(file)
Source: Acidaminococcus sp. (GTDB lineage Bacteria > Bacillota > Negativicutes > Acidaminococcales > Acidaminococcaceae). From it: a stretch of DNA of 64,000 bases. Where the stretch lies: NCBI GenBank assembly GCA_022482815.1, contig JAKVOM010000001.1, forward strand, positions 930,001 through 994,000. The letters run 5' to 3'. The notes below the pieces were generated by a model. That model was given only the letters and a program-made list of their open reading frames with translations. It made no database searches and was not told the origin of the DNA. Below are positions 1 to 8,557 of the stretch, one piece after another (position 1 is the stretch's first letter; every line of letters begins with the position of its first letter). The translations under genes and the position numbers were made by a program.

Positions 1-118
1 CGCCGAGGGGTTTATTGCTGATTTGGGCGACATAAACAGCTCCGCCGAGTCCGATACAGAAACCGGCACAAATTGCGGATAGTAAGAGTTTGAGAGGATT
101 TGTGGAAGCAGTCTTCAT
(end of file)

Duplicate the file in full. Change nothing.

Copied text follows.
Source: Acidaminococcus sp. (GTDB lineage Bacteria > Bacillota > Negativicutes > Acidaminococcales > Acidaminococcaceae). From it: a stretch of DNA of 64,000 bases. Where the stretch lies: NCBI GenBank assembly GCA_022482815.1, contig JAKVOM010000001.1, forward strand, positions 930,001 through 994,000. The letters run 5' to 3'. The notes below the pieces were generated by a model. That model was given only the letters and a program-made list of their open reading frames with translations. It made no database searches and was not told the origin of the DNA. Below are positions 1 to 8,557 of the stretch, one piece after another (position 1 is the stretch's first letter; every line of letters begins with the position of its first letter). The translations under genes and the position numbers were made by a program.

Positions 1-118
1 CGCCGAGGGGTTTATTGCTGATTTGGGCGACATAAACAGCTCCGCCGAGTCCGATACAGAAACCGGCACAAATTGCGGATAGTAAGAGTTTGAGAGGATT
101 TGTGGAAGCAGTCTTCAT